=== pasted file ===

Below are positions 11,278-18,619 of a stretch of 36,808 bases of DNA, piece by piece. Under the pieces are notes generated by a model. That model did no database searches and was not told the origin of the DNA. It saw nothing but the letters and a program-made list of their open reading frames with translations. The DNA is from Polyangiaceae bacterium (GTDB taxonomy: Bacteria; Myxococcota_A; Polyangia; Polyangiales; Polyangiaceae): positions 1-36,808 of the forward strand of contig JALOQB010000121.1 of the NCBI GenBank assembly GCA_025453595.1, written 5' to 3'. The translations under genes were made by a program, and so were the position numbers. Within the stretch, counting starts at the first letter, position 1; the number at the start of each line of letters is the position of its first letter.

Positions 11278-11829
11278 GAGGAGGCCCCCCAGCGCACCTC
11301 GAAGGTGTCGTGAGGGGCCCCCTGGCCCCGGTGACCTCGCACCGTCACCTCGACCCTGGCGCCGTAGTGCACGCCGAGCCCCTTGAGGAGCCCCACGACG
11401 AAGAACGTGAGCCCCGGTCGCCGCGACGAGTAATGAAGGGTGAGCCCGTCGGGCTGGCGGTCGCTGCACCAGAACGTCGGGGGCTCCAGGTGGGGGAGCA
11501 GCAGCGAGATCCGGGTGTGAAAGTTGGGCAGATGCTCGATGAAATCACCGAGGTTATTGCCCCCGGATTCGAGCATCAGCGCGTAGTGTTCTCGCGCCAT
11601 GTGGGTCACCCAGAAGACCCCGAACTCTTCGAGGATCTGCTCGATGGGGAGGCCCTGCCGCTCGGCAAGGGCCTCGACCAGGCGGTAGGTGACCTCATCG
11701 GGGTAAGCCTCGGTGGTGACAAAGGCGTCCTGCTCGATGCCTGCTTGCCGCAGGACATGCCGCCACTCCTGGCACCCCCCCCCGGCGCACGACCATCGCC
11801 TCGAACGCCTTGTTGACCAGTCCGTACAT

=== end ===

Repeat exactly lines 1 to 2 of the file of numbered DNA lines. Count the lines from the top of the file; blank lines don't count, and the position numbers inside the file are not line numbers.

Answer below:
Below are positions 11,278-18,619 of a stretch of 36,808 bases of DNA, piece by piece. Under the pieces are notes generated by a model. That model did no database searches and was not told the origin of the DNA. It saw nothing but the letters and a program-made list of their open reading frames with translations. The DNA is from Polyangiaceae bacterium (GTDB taxonomy: Bacteria; Myxococcota_A; Polyangia; Polyangiales; Polyangiaceae): positions 1-36,808 of the forward strand of contig JALOQB010000121.1 of the NCBI GenBank assembly GCA_025453595.1, written 5' to 3'. The translations under genes were made by a program, and so were the position numbers. Within the stretch, counting starts at the first letter, position 1; the number at the start of each line of letters is the position of its first letter.

Positions 11278-11829